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Re: languages vs dialects

Poster: Dick Eney <dickeney@access.digex.net>

On Thu, 20 Mar 1997, Scott Dean wrote:
> Poster: "Scott Dean" <nacspsd@acs2.acs.ncsu.edu>
> > Poster: "sholt@vt.edu" <sholt@vt.edu>
> >
> > A Korean and a Japanese person, if they met on a street corner, most
> > likely would be unable to hold a conversation with each other.  But they
> > could share a newspaper or other reading material and have no trouble at
> > all.  The written languages are identical.
> > 
> Are you sure about this?  The Korean script I have seen on signs in 
> pictures of Korea (and on things like the Korean Presbyterian Church) 
> is NOTICEABLY different from the kanji I saw when I was in Japan.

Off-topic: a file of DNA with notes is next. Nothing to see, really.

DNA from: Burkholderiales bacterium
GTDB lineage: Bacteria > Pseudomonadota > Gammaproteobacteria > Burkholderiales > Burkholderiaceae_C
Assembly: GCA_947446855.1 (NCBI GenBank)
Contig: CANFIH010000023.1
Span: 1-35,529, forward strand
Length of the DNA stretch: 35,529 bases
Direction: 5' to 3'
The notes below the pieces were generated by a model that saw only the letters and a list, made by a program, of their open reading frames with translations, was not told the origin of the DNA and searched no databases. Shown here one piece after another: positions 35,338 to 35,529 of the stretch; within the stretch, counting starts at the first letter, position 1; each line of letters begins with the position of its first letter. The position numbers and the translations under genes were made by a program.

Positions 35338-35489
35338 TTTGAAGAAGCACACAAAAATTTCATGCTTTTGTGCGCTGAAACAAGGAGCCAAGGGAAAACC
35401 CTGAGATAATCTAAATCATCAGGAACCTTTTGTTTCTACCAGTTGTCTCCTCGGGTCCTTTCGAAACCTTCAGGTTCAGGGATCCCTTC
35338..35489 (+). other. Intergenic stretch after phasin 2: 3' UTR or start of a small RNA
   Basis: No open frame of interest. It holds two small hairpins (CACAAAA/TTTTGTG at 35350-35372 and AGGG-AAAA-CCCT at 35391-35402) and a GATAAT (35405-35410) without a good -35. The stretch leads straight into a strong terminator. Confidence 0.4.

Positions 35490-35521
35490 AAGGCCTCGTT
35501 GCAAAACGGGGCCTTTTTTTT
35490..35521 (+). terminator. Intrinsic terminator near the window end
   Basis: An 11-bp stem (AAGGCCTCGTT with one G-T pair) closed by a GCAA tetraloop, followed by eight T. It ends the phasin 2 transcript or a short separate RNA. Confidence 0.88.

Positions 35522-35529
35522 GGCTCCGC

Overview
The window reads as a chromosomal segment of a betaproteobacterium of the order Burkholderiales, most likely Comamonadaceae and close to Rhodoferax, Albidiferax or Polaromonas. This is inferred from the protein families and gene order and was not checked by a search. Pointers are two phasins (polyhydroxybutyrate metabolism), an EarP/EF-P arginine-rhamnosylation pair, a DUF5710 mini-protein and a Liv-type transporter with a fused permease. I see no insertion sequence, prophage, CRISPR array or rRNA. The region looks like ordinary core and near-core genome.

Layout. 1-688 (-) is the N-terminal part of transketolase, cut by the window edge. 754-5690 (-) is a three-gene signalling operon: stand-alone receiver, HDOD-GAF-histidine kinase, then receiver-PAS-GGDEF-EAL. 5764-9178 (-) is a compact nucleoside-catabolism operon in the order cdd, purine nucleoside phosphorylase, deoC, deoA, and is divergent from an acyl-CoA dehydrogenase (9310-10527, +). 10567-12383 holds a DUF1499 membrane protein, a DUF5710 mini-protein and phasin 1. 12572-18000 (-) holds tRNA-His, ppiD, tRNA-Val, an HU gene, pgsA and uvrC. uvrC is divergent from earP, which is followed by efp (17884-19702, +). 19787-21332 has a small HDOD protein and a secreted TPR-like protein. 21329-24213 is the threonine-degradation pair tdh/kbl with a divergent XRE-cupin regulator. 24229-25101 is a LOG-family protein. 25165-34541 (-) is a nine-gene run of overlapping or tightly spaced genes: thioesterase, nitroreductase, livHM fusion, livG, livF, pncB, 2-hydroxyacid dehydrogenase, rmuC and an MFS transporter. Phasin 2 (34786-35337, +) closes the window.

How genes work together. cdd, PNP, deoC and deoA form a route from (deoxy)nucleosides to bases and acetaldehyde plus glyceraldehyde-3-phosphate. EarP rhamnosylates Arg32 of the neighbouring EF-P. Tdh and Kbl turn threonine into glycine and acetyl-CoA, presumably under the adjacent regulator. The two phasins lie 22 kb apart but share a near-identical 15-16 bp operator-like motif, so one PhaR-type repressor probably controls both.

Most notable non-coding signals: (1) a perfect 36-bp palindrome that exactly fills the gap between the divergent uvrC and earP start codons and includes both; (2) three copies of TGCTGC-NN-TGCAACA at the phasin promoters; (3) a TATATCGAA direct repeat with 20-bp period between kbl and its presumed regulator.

This is a garble of a real situation.  A Japanese and a _Chinese_ could
write notes to each other, since both of them use _kanji_ or "ideographs".
The Chinese would be puzzled by the Japanese _kana_ which are used to show
verb and noun endings, Japanese being an inflected language, while the
Japanese would have to track pretty hard to figure out what was really
meant by the bare cores of words, Chinese being an analytic language; but
they _could_ make sense of it, just as, say, a Spaniard, Italian, and
Romanian could understand one another if they spoke slowly and distinctly.

|---------Master Vuong Manh, C.P., Storvik, Atlantia---------|
|Now, let's stop and think: how would Bugs Bunny handle this?|

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